Weak

3

A

India

Plan-driven

Large

Weak

3

B

USA

Agile

Small

Weak

3

C

USA

Agile

Small

Weak

3

D

USA

Agile

Small

Weak

4

A

India

Plan-driven

Large

Weak

4

B

Germany

Agile

Small

Strong

4

C

Spain

Agile

Small

Strong

4

D

England

Agile

Small

Weak

5

A

India

Plan-driven

Large

Weak

5

B

Japan

Plan-driven

Large

Strong

6

A

Germany

Agile

Small

Strong

6

B

India

Agile

Large

Weak

7

A

India

Plan-driven

Large

Weak

7

B

India

Plan-driven

Large

Weak

7

C

India

Plan-driven

Large

Weak

7

D

India

Plan-driven

Large

Weak

8

A

USA

Agile

Small

Weak

8

B

India

Plan-driven

Large

Weak

8

C

India

Plan-driven

Large

Weak

8

D

India

Plan-driven

Large

Weak

Table 3

Classification in the relationship-between-pair-of-sites level

PID

RID

Process

Communication

Location

Legal entity

Geographic

Temporal

1

AB

Similar

Balanced synchronicity

Onshore

Insourcing

Distant

Different

1

AC

Different

Balanced synchronicity

Offshore

Insourcing

Far

Large

1

AD

Different

Balanced synchronicity

Offshore

Insourcing

Far

Large

1

AE

Different

Balanced synchronicity

Offshore

Insourcing

Far

Large

1

AF

Similar

Balanced synchronicity

Offshore

Insourcing

Far

Large

1

AG

Similar

Balanced synchronicity

Offshore

Insourcing

Far

Large

2

AB

Similar

Balanced synchronicity

Onshore

Outsourcing

Distant

Similar

2

AC

Similar

Balanced synchronicity

Onshore

Outsourcing

Distant

Different

2

AD

Similar

Balanced synchronicity

Onshore

Outsourcing

Distant

Different

2

BC

Similar

Balanced synchronicity

Onshore

Outsourcing

Distant

Similar

2

BD

Similar

Balanced synchronicity

Onshore

Outsourcing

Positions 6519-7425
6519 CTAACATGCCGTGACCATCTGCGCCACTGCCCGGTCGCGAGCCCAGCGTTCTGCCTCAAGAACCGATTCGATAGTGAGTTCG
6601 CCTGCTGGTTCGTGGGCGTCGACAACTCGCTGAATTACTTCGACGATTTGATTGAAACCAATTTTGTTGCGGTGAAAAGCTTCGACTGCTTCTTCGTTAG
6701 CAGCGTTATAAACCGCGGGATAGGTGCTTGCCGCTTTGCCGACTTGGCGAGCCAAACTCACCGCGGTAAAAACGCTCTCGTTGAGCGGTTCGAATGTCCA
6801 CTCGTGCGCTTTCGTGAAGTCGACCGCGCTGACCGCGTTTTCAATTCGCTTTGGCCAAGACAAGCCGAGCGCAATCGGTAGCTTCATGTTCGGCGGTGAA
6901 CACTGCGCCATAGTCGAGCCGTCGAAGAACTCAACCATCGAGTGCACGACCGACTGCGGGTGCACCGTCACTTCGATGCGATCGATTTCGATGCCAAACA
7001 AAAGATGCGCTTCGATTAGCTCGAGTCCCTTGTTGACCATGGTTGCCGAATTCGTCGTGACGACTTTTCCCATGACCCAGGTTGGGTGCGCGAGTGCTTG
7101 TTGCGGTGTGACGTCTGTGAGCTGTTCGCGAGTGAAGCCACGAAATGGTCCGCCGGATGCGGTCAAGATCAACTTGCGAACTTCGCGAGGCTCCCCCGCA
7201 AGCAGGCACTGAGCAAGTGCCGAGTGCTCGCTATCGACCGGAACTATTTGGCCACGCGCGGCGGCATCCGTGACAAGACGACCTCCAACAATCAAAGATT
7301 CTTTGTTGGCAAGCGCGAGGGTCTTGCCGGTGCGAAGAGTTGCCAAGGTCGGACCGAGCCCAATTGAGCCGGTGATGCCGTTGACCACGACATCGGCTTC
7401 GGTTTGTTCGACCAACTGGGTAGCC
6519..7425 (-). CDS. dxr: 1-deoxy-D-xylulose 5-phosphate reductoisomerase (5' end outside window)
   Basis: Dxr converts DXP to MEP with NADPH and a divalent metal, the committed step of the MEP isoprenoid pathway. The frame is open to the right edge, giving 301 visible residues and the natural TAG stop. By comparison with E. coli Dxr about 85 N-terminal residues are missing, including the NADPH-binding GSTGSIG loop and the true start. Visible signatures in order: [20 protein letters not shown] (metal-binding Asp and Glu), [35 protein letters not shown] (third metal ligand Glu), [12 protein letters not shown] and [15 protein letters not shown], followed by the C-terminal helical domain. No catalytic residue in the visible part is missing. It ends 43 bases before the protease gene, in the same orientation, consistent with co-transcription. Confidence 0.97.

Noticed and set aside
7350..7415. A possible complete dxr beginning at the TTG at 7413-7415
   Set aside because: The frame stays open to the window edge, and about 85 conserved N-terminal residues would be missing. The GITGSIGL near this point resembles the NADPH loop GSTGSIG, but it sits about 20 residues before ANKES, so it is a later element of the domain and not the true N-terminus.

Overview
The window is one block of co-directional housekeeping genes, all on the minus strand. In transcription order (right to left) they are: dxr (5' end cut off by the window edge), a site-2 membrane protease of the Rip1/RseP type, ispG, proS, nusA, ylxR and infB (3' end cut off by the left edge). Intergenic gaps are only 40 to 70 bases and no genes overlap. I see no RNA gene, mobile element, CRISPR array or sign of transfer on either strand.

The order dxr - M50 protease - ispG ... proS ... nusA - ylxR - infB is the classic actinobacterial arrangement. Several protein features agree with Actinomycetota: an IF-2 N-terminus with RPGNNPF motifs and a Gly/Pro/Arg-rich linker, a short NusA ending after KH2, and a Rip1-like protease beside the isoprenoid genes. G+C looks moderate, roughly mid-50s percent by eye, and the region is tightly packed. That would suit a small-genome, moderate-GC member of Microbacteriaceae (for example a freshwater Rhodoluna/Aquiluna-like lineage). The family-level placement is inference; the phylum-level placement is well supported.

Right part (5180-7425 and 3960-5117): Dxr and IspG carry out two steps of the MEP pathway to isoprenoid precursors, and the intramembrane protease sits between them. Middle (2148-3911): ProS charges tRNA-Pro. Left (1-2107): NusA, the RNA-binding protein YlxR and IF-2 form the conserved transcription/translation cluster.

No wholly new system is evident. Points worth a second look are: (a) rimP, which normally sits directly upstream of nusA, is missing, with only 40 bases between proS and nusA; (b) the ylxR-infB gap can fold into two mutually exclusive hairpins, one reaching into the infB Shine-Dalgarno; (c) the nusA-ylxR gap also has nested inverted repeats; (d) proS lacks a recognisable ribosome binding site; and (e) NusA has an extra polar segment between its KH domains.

Distant

Different

2

CD

Similar

Balanced synchronicity

Onshore

Outsourcing

Distant

Similar

3

AB

Different

Balanced synchronicity

Offshore

Insourcing

Far

Large

3

AC

Different

Balanced synchronicity

Offshore

Insourcing

Far

Large

3

AD

Different

Balanced synchronicity

Offshore

Insourcing

Far

Large

4

AB

Different

Balanced synchronicity

Offshore

Insourcing

Far

Large

4

AC

Different

Balanced synchronicity

Offshore

Insourcing

Far

Large

4

AD

Different

Balanced synchronicity

Offshore

Insourcing

Far

Large

5

AB

Similar

Balanced synchronicity

Offshore

Insourcing

Far

Large

6

AB

Similar

Balanced synchronicity

Offshore

Insourcing

Far

Large

7

AB

Similar

Balanced synchronicity

Onshore

Insourcing

Distant

Similar

7

AC

Similar

Balanced synchronicity

Onshore

Insourcing

Distant

Similar

7

AD

Similar

Balanced synchronicity

Onshore

Insourcing

Distant

Similar

7

BC

Similar

Balanced synchronicity

Onshore

Insourcing

Distant

Similar

7

BD

Similar

Balanced synchronicity

Onshore

Insourcing

Distant

Similar

7

CD

Similar

Balanced synchronicity

Onshore

Insourcing

Distant

Similar

8

AB

Different

Balanced synchronicity

Offshore

Outsourcing

Far

Large

8

AC

Different

Balanced synchronicity

Offshore

Outsourcing

Far

Large

8

AD

Different

Balanced synchronicity

Offshore

Outsourcing

Far

Large

The projects classified by means of the proposed extended dimension provided a variety of different setups: